Yui squeezed a glass and placed it on the counter by an empty seat.

“That’s rare. You hadn’t gone home yet?”

Murai sat by the empty glass and felt it up. “Amontillado. On the rocks. Bay leaf, slightly charred.”

“Feeling extravagant today, aren’t we, Murai?” said Yui. “Unfortunately, we’re out of amontillado. Slow stock, you see. If you want some, you’re gonna have to go down our cellar for a bottle.”

“Oh no, Yui. You’re not planning to wall me in in some hollow in your cellar, are you?”

“Of course not. We don’t have a cellar.”

“Obviously. Nobody does.”

“The usual, then?”

Yui poured Murai’s ‘usual drink’ in with precise, flowing showmanship and finesse. Bourbon on the rocks; plain and simple, but with enough alcohol to loosen the nerves.

“Not crawling the pubs with Kuroiwa today?” wondered Yui as she resumed cleaning out already clean shot glasses out of habit. “He left barely an hour ago. You could still call him and have a boys’ night out.”

“No, no. I prefer different company tonight. Kuroiwa’s cool and all, but sometimes feels like I’m talking to a wall.”

“Oh yeah?” asked Yui in a monotone voice but with a hint of curiosity behind it.

“Feels like he’s only there to respond. I don’t think he’s intrinsically interested in any of us.”

“Why? Because he’s only human?”

“I don’t think so…” nodded Murai, following with him shaking the ice in the glass. “He used to be a sweeper, right? A kind of mercenary. Wouldn’t surprise me if he emotionally detaches as part of his SOP. He’s good company, though.” said Murai with a chuckle. “Just not the kind I need tonight.”

“Just so you know,” said Yui with a hint of caution. “I’m not good company, either.”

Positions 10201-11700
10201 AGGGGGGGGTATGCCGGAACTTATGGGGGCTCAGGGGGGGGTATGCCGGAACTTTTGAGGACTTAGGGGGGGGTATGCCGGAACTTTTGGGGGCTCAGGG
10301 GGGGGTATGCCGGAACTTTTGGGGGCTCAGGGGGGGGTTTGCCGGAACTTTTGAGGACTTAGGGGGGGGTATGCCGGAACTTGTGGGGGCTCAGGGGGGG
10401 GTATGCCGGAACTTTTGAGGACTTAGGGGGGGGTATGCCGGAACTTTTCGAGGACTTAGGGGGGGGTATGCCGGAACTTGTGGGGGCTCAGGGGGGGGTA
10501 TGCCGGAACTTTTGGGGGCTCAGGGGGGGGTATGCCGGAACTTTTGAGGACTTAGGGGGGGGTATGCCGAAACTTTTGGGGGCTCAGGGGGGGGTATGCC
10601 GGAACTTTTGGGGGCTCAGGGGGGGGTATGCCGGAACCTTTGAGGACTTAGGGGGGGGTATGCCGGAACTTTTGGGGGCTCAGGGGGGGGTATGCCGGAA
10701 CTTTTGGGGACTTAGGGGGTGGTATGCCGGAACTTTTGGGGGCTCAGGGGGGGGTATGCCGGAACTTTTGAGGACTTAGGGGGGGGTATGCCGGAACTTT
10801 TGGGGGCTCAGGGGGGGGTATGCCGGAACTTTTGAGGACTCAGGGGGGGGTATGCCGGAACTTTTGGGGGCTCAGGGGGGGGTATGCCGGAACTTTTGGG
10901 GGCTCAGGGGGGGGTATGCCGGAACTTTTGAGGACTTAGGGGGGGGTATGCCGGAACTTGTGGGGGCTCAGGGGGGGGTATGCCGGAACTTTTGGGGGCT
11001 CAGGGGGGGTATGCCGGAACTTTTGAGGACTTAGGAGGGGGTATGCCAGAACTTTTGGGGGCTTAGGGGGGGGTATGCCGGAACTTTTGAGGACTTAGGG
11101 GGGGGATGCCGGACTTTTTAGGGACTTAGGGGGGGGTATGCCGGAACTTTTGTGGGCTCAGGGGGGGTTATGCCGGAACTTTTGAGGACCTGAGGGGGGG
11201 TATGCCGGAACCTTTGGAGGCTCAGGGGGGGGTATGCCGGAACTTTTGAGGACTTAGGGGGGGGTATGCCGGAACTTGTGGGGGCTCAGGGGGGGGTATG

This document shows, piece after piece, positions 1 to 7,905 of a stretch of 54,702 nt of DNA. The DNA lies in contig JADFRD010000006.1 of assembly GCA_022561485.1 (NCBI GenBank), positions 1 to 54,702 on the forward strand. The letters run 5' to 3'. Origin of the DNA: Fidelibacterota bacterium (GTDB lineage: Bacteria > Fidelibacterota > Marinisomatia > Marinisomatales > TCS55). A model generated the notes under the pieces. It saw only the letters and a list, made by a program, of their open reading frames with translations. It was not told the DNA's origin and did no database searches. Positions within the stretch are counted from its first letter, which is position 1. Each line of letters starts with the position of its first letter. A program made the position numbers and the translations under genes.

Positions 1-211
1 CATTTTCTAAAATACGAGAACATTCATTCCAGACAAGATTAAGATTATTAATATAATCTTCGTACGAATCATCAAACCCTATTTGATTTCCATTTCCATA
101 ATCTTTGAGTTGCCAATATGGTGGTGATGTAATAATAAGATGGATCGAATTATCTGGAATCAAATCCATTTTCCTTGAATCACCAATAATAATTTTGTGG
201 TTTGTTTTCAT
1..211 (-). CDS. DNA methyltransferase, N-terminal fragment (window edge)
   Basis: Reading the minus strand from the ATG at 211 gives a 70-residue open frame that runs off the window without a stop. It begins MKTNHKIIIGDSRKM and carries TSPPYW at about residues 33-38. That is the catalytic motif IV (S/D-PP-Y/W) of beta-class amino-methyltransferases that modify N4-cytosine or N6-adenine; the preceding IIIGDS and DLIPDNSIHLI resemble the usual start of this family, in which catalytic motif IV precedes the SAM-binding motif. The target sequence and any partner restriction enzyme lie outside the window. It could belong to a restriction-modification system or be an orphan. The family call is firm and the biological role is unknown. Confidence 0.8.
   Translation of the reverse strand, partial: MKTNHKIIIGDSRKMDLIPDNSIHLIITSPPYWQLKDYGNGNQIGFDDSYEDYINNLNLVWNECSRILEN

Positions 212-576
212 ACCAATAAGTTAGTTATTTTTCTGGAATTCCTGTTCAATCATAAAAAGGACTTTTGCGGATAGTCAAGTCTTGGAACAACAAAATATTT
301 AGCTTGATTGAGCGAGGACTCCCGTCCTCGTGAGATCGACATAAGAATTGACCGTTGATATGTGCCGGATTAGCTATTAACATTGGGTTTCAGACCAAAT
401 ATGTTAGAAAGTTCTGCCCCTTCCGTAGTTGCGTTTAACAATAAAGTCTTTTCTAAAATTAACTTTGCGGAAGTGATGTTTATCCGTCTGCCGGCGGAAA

“Nonsense. If you weren’t, I wouldn’t be coming back here every other day. Don’t sell yourself short, Yui.”

“Flattery will get you nowhere. Besides, what would Eri think if he saw you being so nice to another woman?”

Murai paused, then took a gulp of his bourbon. This stunned Yui, who knew that Murai was the kind of drinker who never downed his liquor like that. He was the type to savor a drink, taking in small doses every time. Realizing that Yui may have just stepped on a landmine, she cleared her throat and moved to inquire.

“So, what happened?”

Murai stared at his drink and bowed his head. He sighed once, then twice. He took a sip and clinked his glass with the ice. He then focused himself on Yui and asked:

“Just curious. What would you do if, hypothetically, Sei died in combat and elected to Phoenix out?”

Yui answered curtly. “Trick question. Sei wouldn’t die so easily.”

“I know that, I know,” whined Murai. “That’s why it’s a hypothetical. We’re talking about you, here. Not Sei.”

“Then it’s simple. I’d follow her to the next life.”

“I see.”

Yui answered with such conviction and devotion to her friend that he couldn’t help but muster a confident chuckle. He thought about what that meant for himself, and for Eri. That doesn’t sound feasible, he imagined. He couldn’t just decide to follow Eri into the next life. There was way too much baggage now that…

Then Yui continued.

“Life without her would be dreadful. Can’t imagine continuing on, might as well start over. We could even be sisters from birth in the next life. Grow up in the same development facility.”

Murai flinched at how nonchalantly she just said this. He dealt in judging the fates of criminals and civilians alike—he was more in touch with the weight of the Phoenix program than even most Code Readers.

“Sei isn’t a Security Knight by formality anymore, though. She can’t choose her fate, and neither can you. What happens if either of you don’t get a say in the matter?”

“In that case, we can count on you, right? You’ll know what to do.”

Murai laughed under his breath. He flipped his hair bashfully and dropped eye contact with Yui, looking instead out the window in the distance. “I’m afraid you’re under the mercy of whoever’s assigned to you at the time of death.”

“Oh geez,” groaned Yui. “Layers of RNG. It’s tough not being a government official or a corporate lapdog.”

“It is.”

“But you’ll make time for us if Sei dies and I join her, right?”

“I can try. No promises.”

The conversation led Murai to a dark, unexpected place. It wasn’t an answer he was wholly satisfied with either, since his circumstances were different from his hypothetical. If Murai were to ‘join’ his beloved, there would be no chance for a ‘reroll’ for him. Indeed—a lawyer has duties to the city and the state. His fate intertwined with the law’s until the day his biological body expires and his Ghost is forced to restart from zero.